A Travel Trade Primer for Regional Destinations

Traditionally, many of Australia’s regional destinations have relied on word-of-mouth and heritage travel for visitation.

But, in an increasingly competitive domestic market, the challenge now is how to engage beyond the traditional travellers, promote your region’s unique assets, and encourage visitors to book (and stay awhile.) While there is no “one-size-fits-all” answer, many destinations can benefit from investigating opportunities to tap into Australian and New Zealand travel trade distribution networks.

“It’s a good time for domestic destinations to be seeking out  travel trade distribution avenues, because the consumer is largely restricted to travelling in Australia; so by highlighting your product via those channels, you’re increasing awareness, increasing distribution, and highlighting the appeal of your destination.”

Penny Brand, Director of Tourism Development at Gate 7


To illustrate the potential of the trade’s reach, Ms. Brand notes the mid-NSW coastal town of Port Macquarie’s first foray into a travel trade partnership.

By thinking outside the square, Port Macquarie looked at ways to increase its distribution through travel agency networks, making it contractable and selling the destination to the agents and their direct clients.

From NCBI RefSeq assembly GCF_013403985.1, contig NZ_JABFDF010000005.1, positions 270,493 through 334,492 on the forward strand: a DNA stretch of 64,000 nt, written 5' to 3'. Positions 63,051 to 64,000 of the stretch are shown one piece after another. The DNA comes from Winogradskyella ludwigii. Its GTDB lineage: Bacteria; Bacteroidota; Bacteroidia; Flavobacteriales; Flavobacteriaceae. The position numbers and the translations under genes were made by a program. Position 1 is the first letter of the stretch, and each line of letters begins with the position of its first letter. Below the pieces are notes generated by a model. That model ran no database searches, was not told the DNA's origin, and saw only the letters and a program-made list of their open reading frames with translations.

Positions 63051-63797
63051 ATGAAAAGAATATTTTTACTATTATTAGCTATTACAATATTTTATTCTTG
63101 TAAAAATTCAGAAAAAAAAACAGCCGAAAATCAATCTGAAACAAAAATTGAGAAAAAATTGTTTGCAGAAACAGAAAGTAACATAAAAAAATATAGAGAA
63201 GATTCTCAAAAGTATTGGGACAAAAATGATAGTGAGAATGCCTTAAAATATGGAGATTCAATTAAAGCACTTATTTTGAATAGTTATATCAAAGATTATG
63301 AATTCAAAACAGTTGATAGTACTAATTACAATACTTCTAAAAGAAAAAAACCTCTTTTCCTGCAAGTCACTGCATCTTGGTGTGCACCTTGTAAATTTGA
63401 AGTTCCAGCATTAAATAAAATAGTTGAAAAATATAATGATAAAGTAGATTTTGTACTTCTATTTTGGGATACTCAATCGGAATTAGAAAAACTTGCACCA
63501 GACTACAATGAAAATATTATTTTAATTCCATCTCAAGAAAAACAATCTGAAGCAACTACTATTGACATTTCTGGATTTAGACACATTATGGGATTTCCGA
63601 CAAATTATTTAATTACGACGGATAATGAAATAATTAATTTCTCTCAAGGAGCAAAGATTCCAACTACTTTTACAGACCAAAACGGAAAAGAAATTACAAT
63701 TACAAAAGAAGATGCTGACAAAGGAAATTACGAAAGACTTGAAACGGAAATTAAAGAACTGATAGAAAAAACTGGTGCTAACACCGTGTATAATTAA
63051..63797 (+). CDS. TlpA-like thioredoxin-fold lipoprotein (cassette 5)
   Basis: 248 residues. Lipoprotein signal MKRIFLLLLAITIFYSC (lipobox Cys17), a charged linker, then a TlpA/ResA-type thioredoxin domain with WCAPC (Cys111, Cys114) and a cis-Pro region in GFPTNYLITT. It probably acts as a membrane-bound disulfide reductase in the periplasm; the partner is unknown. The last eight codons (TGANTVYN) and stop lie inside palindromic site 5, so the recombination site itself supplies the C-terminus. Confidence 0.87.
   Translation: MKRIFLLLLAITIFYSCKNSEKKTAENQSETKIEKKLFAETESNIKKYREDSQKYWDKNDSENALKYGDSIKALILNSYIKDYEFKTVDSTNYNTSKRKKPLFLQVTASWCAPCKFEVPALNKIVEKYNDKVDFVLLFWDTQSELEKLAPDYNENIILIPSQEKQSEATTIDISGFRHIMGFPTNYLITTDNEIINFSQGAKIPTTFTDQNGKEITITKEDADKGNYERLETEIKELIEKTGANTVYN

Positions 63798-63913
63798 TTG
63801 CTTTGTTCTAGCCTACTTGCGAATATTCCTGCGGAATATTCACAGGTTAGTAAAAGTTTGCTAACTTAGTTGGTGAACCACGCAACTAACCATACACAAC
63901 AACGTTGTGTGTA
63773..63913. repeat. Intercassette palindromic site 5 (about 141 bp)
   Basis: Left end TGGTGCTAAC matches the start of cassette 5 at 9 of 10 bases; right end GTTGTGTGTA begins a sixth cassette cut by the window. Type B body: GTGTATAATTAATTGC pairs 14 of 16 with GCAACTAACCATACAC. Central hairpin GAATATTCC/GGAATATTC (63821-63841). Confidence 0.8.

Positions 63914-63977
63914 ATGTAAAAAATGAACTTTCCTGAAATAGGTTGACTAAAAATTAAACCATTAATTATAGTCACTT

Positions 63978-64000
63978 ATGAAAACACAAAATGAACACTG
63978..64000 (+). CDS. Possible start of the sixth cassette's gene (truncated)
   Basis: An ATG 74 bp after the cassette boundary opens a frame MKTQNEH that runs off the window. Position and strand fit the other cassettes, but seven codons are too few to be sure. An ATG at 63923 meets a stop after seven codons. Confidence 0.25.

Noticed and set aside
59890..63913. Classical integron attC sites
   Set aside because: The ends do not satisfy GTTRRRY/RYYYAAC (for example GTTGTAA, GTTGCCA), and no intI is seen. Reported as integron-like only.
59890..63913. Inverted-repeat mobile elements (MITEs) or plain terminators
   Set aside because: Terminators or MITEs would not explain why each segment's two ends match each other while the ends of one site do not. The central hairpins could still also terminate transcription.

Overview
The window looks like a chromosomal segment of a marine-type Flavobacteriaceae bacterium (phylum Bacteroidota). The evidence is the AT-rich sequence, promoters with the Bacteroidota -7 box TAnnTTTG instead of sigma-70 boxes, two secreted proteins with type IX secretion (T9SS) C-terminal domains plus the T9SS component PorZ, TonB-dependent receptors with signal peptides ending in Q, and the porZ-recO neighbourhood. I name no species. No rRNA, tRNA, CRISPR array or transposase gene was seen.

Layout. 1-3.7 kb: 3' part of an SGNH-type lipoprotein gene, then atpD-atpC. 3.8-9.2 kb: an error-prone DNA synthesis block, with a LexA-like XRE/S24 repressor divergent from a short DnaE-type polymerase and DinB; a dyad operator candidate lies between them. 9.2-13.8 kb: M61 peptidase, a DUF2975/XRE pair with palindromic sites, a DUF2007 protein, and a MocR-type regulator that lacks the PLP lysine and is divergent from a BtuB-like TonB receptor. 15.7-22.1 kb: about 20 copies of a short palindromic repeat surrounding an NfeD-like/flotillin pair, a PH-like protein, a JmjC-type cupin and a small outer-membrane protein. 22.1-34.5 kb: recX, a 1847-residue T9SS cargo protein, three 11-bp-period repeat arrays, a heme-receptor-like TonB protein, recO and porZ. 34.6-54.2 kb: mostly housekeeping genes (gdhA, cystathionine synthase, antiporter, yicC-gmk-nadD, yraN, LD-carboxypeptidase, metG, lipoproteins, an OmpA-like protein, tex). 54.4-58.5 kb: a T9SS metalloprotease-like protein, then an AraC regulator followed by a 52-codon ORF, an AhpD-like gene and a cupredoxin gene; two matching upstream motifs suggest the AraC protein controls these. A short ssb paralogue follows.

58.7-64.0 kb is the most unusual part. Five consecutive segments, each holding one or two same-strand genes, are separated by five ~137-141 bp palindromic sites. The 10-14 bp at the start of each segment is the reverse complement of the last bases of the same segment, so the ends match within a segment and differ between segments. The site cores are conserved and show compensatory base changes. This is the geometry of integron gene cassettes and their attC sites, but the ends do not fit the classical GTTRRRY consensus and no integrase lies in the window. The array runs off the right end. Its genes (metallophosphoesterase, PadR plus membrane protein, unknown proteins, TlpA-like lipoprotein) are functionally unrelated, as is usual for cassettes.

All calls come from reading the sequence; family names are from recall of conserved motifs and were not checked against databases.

For instance, Port Macquarie’s initial campaign was a partnership with an online travel agent, Luxury Escapes, incorporating luxury accommodation at Mantra along with a wine tour and strawberry picking.

The results were quite spectacular, generating numbers usually seen with large-scale international campaigns. Luxury Escapes’ EDM reached 926,271 members; while 33 social media posts generated 508,983 impressions, 2,388 interactions, and 3,285 clicks. As a result, nearly 1,000 packages were sold during the campaign period, an ROI of 4,416 % from the campaign spend.


The success of the Luxury Escapes campaign, Ms. Brand believes, was creating a new niche and targeting a demographic not normally associated with Port Macquarie and its family-friendly vibe.

“Australian consumers lacked awareness of Port Macquarie’s luxury offerings. This package highlights that the destination has properties with a high level of service; and it added value by including wine tasting, which Australians love to death, and strawberry picking which was really cute and unique.”

By packaging products into a compelling accommodation and activities bundle – particularly one that addresses current trends such as wellness or the environment – the consumer becomes locked into a more inclusive trip. It gives the client a set cost, things to do, and it keeps the travellers in the destination for longer, spending more money while they are there.


To see the potential of product development, one need only look at how international destinations have successfully marketed their assets in partnership with the travel trade. For example, a targeted distribution strategy made in conjunction with the PR team at Gate 7 helped Californian destination North Lake Tahoe cement Australia as a key international market, increasing tourism product listings by 620% over the course of four years and increasing in-destination spend by 99.5% over three years.